38. The transmission of many infectious diseases is affected by climatic factors. Infective agents and their vector organisms are sensitive to factors such as temperature, surface water, humidity, wind, soil moisture, and changes in and forest distribution. This applies particularly to vector-borne diseases (VBD) like malaria. It is therefore projected that climate change and altered weather patters would affect the range (both altitude and latitude), intensity, and seasonality of many vector-borne and other infectioius diseases. In general, increased warmth and moisture would enhance transmission of VBDs. However, it should be noted that any such climate-related redistribution of disease may also entail, perhaps in conjunction with other environmental stresses, some localized reductions in rates of infection.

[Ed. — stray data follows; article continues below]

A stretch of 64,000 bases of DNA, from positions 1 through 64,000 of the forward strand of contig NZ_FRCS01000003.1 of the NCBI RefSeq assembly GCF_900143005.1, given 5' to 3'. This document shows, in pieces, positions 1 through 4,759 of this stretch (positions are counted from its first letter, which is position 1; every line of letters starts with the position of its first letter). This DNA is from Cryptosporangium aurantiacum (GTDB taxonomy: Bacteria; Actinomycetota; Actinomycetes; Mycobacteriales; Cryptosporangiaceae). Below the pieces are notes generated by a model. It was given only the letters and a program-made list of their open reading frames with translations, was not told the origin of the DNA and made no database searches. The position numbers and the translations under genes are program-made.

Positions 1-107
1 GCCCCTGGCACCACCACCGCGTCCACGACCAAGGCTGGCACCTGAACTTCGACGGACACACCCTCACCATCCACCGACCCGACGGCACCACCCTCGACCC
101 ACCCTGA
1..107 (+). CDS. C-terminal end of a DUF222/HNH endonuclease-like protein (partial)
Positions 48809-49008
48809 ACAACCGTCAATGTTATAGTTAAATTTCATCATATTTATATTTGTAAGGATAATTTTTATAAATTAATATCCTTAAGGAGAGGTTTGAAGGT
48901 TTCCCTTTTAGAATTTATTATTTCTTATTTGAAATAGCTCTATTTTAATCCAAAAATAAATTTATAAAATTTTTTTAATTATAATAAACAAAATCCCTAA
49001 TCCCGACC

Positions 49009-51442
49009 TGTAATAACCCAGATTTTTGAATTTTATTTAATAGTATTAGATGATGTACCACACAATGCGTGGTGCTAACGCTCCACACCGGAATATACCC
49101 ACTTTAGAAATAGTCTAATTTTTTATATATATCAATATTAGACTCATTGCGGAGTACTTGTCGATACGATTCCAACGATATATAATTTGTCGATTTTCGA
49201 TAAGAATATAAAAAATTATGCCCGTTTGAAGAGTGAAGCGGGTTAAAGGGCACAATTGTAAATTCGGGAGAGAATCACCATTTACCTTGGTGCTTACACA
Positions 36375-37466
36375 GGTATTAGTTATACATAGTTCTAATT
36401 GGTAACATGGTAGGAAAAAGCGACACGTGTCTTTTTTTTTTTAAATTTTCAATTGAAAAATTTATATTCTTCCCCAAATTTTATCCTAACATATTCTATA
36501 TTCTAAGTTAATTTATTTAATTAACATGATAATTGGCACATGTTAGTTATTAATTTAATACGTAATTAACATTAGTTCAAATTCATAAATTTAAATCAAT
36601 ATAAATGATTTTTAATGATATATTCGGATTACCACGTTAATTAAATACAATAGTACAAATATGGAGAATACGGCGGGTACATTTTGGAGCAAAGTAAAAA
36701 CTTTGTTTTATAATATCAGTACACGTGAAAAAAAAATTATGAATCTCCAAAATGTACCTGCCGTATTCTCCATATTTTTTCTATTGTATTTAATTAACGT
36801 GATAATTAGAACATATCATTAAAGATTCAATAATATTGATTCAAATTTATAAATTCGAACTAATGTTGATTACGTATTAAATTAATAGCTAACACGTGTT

In tropical countries, VBDs are a major cause of illness and death. For the major VBDs, estimates of numbers of people at risk and infected, and of VBD sensitivity to climate are shown in the figure. While the potential transmission of many of these diseases increase in response to climate change, the capacity to control the diseases will also change. New or improved vaccination can be expected; some vector species can be constrained by use of pesticides. Nevertheless, there are uncertainties and risks here, too: for example long term pesticide use breeds resistant strains and kills many predators of pests.